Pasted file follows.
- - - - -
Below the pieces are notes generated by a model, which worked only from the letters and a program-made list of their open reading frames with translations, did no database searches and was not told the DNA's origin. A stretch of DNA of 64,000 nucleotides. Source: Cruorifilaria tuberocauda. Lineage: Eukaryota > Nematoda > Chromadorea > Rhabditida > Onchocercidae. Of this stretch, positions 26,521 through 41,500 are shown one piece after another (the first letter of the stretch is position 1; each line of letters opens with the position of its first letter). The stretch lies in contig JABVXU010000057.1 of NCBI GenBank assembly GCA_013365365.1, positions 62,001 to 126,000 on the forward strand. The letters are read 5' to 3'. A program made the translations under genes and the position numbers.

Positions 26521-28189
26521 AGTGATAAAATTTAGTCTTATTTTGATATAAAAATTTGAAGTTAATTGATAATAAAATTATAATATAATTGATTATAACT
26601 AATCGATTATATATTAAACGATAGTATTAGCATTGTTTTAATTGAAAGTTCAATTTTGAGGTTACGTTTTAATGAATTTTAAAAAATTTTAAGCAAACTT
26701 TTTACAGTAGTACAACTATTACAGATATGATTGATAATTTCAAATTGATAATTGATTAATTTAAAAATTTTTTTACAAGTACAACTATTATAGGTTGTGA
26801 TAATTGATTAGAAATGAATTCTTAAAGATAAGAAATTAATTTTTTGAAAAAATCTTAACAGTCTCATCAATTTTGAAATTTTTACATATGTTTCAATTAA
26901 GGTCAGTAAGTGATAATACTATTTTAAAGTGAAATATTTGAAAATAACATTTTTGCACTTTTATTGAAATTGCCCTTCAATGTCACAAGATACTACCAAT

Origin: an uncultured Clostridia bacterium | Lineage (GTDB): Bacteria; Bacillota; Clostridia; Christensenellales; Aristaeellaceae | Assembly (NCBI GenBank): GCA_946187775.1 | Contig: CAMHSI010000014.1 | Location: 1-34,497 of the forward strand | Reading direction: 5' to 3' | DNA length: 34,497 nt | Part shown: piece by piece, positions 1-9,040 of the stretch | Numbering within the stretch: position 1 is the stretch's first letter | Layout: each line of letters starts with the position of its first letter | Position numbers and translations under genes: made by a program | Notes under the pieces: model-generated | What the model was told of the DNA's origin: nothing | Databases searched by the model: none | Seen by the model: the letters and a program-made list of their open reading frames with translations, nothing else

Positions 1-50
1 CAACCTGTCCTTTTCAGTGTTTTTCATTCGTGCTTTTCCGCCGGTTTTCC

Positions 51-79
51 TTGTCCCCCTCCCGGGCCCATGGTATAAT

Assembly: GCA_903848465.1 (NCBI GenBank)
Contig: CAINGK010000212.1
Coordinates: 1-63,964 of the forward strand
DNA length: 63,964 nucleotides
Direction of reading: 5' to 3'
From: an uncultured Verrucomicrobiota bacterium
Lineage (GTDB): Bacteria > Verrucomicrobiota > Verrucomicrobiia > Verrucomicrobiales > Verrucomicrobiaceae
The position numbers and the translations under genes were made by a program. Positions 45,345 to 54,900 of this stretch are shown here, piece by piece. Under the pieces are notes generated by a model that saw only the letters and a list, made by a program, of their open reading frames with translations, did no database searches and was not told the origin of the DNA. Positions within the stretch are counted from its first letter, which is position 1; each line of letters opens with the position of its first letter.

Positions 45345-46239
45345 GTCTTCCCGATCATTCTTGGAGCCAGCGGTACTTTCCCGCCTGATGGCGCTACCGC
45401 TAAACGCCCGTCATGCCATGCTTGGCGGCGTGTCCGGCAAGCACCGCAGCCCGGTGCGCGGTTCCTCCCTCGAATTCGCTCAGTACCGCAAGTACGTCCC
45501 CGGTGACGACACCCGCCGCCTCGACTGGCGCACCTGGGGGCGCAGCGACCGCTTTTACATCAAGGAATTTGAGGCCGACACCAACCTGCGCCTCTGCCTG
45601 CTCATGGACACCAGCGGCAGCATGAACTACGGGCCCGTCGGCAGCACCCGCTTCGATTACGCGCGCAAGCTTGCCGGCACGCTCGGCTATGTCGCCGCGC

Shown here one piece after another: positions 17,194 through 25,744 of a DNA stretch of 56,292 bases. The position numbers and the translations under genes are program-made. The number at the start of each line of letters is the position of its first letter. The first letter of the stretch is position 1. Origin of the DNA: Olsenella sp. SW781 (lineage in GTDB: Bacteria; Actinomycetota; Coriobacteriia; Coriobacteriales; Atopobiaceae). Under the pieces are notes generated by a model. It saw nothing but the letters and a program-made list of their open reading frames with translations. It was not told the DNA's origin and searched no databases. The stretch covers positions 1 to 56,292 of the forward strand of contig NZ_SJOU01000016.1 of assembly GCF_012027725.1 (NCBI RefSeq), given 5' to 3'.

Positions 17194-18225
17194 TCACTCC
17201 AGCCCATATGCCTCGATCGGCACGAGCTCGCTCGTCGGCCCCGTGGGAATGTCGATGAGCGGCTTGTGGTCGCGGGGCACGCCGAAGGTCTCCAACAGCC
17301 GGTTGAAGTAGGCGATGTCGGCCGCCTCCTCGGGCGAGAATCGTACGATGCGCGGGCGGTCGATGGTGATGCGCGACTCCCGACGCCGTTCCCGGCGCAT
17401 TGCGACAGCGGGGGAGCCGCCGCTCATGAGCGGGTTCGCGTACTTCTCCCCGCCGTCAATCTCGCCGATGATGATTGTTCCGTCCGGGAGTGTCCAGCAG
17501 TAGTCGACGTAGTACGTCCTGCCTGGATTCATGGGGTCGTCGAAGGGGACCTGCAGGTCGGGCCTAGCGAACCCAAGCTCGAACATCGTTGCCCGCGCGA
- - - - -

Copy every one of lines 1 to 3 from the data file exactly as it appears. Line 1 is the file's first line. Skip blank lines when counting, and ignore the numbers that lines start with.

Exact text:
Below the pieces are notes generated by a model, which worked only from the letters and a program-made list of their open reading frames with translations, did no database searches and was not told the DNA's origin. A stretch of DNA of 64,000 nucleotides. Source: Cruorifilaria tuberocauda. Lineage: Eukaryota > Nematoda > Chromadorea > Rhabditida > Onchocercidae. Of this stretch, positions 26,521 through 41,500 are shown one piece after another (the first letter of the stretch is position 1; each line of letters opens with the position of its first letter). The stretch lies in contig JABVXU010000057.1 of NCBI GenBank assembly GCA_013365365.1, positions 62,001 to 126,000 on the forward strand. The letters are read 5' to 3'. A program made the translations under genes and the position numbers.

Positions 26521-28189
26521 AGTGATAAAATTTAGTCTTATTTTGATATAAAAATTTGAAGTTAATTGATAATAAAATTATAATATAATTGATTATAACT